9,800 Days Ago

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We are sad to say goodbye to someone who has left an indelible mark on the Nature Center over the past decade. Please join us in wishing former Nature Center Manager Rob Denkhaus the best as he transitions to an exciting new role with the City of Fort Worth.
Rob Denkhaus in one of his favorite roles at a Park Board meeting. Photo by Chris Smith.

I reported to work for the first time 9,800 days ago (as of this writing) at the Fort Worth Nature Center & Refuge at 8 a.m. on Monday, July 7, 1997. On Monday, May 6, 2024, after 26.85 years, I reported to work at another City of Fort Worth Park and Recreation Department site for the first time. I had always assumed that when I left the Nature Center, it would be under the guise of retirement, but I was presented with an unparalleled opportunity to shepherd yet another Park and Recreation property’s development into a first-class outdoor recreational and natural history education facility.

I departed from the Nature Center with a heart filled with mixed feelings. While I was fortunate to celebrate the reopening of the Marty Leonard Lotus Marsh Boardwalk after more than a year of closure for construction, I won’t get to witness the starry eyes of visitors as they experience what has been created. I also did not get to witness the Nature Center’s one-millionth visitor (since tabulating visitors became possible with the initiation of the gate in April 2006). That lucky visitor probably entered the Refuge sometime in mid to late May 2024.

While I will always lament what I have missed at the Nature Center, I can always reminisce about what I have witnessed. I saw the Refuge honored with the title of “Lone Star Land Steward,” the highest award given by the Texas Parks and Wildlife Department. I’ve also been party to the Refuge’s bestowal of honors such as being named a Lone Star Legacy Park and becoming the first Texas member of the Old-Growth Forest Network.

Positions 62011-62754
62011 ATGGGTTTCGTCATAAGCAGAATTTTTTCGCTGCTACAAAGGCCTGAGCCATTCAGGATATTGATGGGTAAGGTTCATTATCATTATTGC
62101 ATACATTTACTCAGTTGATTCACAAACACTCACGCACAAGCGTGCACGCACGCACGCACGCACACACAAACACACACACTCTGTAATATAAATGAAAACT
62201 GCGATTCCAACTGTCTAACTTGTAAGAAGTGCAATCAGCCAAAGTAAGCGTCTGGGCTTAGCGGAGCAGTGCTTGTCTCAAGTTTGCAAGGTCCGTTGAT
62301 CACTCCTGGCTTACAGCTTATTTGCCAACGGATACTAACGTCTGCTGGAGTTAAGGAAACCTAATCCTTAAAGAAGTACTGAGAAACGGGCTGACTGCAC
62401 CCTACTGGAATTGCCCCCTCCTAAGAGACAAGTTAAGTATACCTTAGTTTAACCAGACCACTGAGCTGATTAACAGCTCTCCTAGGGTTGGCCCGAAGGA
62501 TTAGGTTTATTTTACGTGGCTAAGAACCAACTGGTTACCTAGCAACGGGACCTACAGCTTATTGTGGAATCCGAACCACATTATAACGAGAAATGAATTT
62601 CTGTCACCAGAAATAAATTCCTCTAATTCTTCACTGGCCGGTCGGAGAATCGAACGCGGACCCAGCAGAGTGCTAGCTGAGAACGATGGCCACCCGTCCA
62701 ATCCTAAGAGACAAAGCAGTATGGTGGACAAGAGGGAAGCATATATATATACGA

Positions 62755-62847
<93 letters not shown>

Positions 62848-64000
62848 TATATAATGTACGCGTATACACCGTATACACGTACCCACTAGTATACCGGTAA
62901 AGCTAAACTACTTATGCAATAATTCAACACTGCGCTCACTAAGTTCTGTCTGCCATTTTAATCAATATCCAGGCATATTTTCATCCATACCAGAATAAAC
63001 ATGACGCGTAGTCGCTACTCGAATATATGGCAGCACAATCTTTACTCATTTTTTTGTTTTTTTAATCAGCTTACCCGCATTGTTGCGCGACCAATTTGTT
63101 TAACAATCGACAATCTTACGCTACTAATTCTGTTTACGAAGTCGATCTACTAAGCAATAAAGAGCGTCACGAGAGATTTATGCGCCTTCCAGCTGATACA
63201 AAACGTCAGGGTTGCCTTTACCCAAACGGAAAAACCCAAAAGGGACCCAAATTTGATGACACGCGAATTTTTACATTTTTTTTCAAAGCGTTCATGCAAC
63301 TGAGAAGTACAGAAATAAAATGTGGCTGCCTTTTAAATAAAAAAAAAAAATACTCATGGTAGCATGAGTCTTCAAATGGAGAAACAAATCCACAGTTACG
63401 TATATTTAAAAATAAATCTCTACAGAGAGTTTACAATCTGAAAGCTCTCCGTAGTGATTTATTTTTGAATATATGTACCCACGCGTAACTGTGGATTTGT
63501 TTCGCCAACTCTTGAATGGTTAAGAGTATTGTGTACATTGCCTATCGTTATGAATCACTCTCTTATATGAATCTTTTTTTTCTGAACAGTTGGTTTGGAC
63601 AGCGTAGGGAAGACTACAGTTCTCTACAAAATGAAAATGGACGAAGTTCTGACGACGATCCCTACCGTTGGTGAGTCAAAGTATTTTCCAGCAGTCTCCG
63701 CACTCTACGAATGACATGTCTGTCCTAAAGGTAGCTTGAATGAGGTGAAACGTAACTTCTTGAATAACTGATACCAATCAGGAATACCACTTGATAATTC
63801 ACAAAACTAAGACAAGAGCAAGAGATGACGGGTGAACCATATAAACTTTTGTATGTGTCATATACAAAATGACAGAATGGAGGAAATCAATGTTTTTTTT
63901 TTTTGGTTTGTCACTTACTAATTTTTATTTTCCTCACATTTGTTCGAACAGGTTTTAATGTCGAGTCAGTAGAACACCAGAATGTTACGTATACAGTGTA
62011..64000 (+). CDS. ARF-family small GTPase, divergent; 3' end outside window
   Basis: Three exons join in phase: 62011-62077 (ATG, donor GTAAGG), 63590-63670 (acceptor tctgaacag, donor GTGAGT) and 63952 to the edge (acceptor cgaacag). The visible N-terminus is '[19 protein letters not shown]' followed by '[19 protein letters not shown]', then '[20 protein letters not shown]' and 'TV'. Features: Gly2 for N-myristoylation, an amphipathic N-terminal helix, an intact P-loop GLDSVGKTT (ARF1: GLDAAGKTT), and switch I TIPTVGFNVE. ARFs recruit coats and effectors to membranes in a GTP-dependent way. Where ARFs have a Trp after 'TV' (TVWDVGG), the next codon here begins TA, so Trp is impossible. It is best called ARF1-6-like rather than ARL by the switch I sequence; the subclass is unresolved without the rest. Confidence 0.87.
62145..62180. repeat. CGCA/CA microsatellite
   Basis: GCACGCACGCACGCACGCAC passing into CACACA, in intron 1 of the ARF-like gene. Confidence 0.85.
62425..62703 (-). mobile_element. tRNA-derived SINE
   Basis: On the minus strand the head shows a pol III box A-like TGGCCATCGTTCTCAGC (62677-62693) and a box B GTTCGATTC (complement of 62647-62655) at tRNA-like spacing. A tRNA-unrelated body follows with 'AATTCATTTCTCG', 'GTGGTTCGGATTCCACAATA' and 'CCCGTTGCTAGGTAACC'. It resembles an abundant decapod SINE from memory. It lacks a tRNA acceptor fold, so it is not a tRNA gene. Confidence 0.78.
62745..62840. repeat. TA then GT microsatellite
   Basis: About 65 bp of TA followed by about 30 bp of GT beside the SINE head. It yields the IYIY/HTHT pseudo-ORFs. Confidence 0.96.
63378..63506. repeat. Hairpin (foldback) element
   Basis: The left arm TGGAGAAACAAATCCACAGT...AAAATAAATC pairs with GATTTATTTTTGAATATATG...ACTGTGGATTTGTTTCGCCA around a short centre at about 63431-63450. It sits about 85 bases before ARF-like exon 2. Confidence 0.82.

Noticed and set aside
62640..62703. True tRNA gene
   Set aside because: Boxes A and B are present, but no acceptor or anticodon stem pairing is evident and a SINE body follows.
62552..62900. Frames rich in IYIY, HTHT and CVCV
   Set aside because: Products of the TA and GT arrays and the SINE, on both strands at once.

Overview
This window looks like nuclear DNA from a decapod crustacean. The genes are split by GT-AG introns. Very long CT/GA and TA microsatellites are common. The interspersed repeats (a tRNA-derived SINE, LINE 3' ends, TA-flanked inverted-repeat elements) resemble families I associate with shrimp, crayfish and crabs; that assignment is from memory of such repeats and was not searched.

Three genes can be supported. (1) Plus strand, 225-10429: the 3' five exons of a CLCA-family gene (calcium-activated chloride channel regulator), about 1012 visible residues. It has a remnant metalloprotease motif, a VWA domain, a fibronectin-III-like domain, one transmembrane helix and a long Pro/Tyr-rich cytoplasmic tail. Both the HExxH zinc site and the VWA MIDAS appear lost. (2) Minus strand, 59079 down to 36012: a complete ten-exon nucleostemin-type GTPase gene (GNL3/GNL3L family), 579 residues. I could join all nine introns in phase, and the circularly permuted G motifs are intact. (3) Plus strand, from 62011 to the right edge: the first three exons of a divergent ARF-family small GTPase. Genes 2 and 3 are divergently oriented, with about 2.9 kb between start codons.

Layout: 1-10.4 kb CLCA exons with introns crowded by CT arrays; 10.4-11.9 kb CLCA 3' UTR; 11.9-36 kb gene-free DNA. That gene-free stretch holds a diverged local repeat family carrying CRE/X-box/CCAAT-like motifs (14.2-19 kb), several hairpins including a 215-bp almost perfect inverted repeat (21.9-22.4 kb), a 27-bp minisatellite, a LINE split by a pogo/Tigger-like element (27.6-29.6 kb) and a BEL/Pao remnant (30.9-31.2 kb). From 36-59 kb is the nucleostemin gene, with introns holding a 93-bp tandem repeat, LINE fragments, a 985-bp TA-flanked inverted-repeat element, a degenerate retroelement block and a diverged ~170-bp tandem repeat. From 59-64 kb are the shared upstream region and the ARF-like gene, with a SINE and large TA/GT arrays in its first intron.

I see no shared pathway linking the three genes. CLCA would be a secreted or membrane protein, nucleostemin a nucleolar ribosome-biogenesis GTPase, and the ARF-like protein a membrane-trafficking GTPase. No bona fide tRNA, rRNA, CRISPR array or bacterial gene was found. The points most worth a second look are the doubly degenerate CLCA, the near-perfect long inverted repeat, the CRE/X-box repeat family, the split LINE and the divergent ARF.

I’ve also been honored to represent the Nature Center and the City of Fort Worth as Chair of the Texas Parks and Wildlife Department’s Wildlife Diversity Advisory Committee and as a member of the Department’s Snake Harvest Working Group. I’ve also represented the Nature Center as a board member for groups as diverse as the Texas Bison Association and the Urban Wildlife Working Group of the National Wildlife Society.

Twenty-six+ years is a long time. I’ve seen many budding young professionals come through the Refuge as volunteers, interns, and part-time naturalists. Now, I follow them with pride on LinkedIn as their posts describe their professional growth in conservation organizations across the country. Truth be told, I take the most pride in helping these young folks grow and flourish as conservation professionals.

Today, I reflect on my time with the Refuge, and I look at what has transpired over the past 1,400 weeks. I see a myriad of projects completed, both large and small. I recall the very first Canoe Fest (Father’s Day 1998), which was conceived to provide a low-cost activity to which a child could “take” their father. I remember the initial meetings of the small group of local biologists that brought the (at the time) budding Texas Master Naturalist program to the Nature Center. I think of the hundreds of friendships that have been forged with volunteers, members, and visitors simply due to a shared love of and appreciation for the natural world.

But most of all, when I think about the past quarter-plus century, I think about those who will take the Nature Center to the next stage in its evolution. I’ve directly hired a number of them and have been in an advisory role for the rest. I look forward to watching from afar as these dedicated, passionate naturalists set new, higher bars of accomplishment for natural history education, natural resource management, and customer service.

I’ll leave you with a paraphrase of Aldo Leopold… “There are some who can live without wild things, and some who cannot. [The past 26 years] are the delights and dilemmas of one who cannot.”

By Rob Denkhaus, Former Manager, Fort Worth Nature Center & Refuge

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